Samara, General, Lifestyle

Social Media and Civility

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Samara seems to live on Facebook these days. If you aren’t using Facebook here you probably miss a lot. We conduct our yard sales on line, rent houses, send invitations to social events and countless other activities, all on Facebook. Most of the time it works really well. However, it is not without issues.

Of course Facebook itself has glitches and can be frustrating, but what I want to talk about here is not the provider. I want to talk to the users.

Know Who Your Friends Are And Post Accordingly

Do you have 5 friends on Facebook or 5000? If your posts are seen only by your family or your 5 closest friends you may not need to censor your posts. But if your Facebook friends include your boss, the customers and clients from your job or business, your grandma, your six year old niece or complete strangers, your page is a public document. Provocative selfies, inflammatory remarks, personal rants and unkind words do not belong on public pages. It makes you look bad. It reflects on your employer. It can offend people you might not mean to offend. And by the way, you can have multiple Facebook pages, so if you just have to post that photo of yourself drunk and passed out with no underwear on, put it on a private page. If you are passionate about politics, the environment, Barbie Dolls, preventing animal cruelty or whatever else you are into, create a separate page for that interest, be clear about what the page is about and invite people to follow it.

Be Polite

Would you go into your neighbor’s house, tell them their religion was stupid and their kids were ugly, and then refuse to leave, continuing to repeat your insults even after you know you have offended your host? I hope not, and if you would, don’t come to my house. I won’t let you in. Treat another person’s Facebook page as if it were an extension of their home. If you say something that offends the page’s host, whether you meant to or not, apologize and leave. And really, do you believe anyone will change religions or abandon his children because of nasty comments you make on his Facebook page?

If Joe posts a request to sign a petition in favor of the death penalty by immediate execution, without a right to trial, for drivers who exceed the posted speed limit, and you don’t like what he says, don’t sign his petition. If you feel strongly you can start a counter petition on your own page, private message Joe, or talk to him calmly and politely about why you think his petition is misguided in person, as long as you do so respectfully. You can also stop hanging out or doing business with Joe if you feel strongly that to support him in any way would be untrue to your own values. But it is not okay to try to sensor Joe, ridicule him or defame him.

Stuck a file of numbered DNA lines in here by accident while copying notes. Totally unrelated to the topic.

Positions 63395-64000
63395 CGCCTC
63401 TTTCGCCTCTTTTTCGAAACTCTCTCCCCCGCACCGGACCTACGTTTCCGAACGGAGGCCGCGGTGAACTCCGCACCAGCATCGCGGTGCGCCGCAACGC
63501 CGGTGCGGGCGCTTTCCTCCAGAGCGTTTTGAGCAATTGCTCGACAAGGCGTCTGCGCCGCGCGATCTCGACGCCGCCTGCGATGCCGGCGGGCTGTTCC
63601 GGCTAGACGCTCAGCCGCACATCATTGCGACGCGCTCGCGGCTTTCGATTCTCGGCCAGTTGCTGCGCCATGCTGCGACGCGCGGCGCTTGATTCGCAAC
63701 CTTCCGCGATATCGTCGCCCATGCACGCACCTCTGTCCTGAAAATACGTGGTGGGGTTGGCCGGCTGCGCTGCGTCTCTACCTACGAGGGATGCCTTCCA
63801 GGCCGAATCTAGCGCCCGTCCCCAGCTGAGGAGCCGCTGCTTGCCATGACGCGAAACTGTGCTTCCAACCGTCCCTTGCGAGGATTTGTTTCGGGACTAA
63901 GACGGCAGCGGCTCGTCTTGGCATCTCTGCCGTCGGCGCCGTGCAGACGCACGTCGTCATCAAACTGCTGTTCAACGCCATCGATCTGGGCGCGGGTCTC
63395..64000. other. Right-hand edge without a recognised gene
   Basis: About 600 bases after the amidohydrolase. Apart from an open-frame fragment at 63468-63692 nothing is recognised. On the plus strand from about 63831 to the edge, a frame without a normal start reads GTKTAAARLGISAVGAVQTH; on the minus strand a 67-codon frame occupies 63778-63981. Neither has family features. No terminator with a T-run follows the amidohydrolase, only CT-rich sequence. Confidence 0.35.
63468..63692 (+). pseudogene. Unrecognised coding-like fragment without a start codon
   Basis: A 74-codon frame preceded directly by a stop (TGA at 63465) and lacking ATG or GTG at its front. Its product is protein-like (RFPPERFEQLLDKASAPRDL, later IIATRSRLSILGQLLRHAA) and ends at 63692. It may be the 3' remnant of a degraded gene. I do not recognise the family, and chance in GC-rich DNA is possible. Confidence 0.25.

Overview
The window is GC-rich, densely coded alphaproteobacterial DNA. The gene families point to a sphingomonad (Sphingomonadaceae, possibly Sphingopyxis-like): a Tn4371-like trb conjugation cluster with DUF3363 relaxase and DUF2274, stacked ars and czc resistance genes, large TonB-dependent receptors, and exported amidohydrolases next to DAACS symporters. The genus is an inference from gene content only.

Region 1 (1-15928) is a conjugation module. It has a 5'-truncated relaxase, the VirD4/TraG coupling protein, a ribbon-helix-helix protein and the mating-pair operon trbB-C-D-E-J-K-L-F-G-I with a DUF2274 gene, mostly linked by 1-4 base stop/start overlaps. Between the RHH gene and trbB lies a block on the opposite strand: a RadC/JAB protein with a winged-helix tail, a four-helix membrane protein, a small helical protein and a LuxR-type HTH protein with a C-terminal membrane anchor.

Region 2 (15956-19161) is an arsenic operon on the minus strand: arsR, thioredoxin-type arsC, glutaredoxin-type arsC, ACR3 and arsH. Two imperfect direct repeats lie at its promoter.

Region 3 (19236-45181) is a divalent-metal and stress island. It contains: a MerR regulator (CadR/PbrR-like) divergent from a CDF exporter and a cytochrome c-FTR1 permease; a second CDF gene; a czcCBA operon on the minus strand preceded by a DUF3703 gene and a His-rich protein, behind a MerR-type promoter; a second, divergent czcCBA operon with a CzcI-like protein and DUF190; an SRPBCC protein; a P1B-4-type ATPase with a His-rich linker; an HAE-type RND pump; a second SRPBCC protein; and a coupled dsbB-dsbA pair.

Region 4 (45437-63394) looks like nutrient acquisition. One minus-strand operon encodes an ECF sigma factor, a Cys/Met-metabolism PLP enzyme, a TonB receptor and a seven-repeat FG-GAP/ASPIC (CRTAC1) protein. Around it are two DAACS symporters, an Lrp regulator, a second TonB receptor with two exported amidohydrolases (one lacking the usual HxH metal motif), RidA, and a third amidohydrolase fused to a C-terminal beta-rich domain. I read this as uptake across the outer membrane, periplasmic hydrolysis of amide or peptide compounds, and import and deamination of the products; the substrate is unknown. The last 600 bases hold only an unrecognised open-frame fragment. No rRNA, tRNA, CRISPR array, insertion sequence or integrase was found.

Freedom of Speech

Yes I think you should be able to express any opinion you have on Facebook, and so should I. However, you should express your opinion on your page, not on mine. If your friend Joe is an atheist, it is NOT okay to post religious material on his Facebook page, or to tag him on your religious post. Your opinions are not facts and do not supersede the beliefs of others.

You also need to consider that there can be consequences to expressing your opinion. Legally, in Costa Rica, defaming another is a serious offense. Be sure you have your facts straight before you post a negative statement about a person or business, or better yet, just keep your posts positive and find another forum for venting.

Even if you do not run afoul of the law, there can be significant consequences. If you post that you are in favor of decreasing the stray animal population by immediately drowning any animal that is not on a leash, you can say that, but don’t be surprised if people unfriend you or stop doing business with you. Your readers have a right to respond as they see fit, just as you have a right to express your opinion. And don’t be surprised if every time an animal in the neighborhood disappears, the police come knocking at your door.

Keep it Private if it’s Personal

If you want to know about your friend’s break up, call or private message your friend. Don’t post comments to his or her Facebook page that might be too intimate or reveal information publicly that he wants to keep private. Don’t post embarrassing photos of friends and family. Don’t tell all 5000 of your Facebook friends about your symptoms when you suspect you have an STD ( and don’t tell me at all, I really don’t want to know).

Don’t be Stupid

If you call your boss sounding like you have the plague at 7 am don’t post pictures of yourself at the beach on your Facebook page at 10 am with the caption, “Ha ha! I should be working right now, but hey, sun, sand and surf were calling me #whatthebossdontknowwonthurtme.”

Don’t post, ” I just got an invite to the party of the year! Yay! #jennifersbirthdaysurprise”.

Don’t post, ” We are locking up the house and going to Europe for three weeks! Friends, please keep an eye on the place while we’re gone. Hoping the new big screen TV is still there when we return! Haha!” And of you do, don’t be surprised when you come back to an empty house.

And never, ever post your home address with this message. “We have too much food, and too much booze.”

Facebook is a valuable tool. This community and each of the users as individuals can benefit from using it mindfully, but without common sense and good manners it can also cause more harm than good. Use it wisely. Thank you.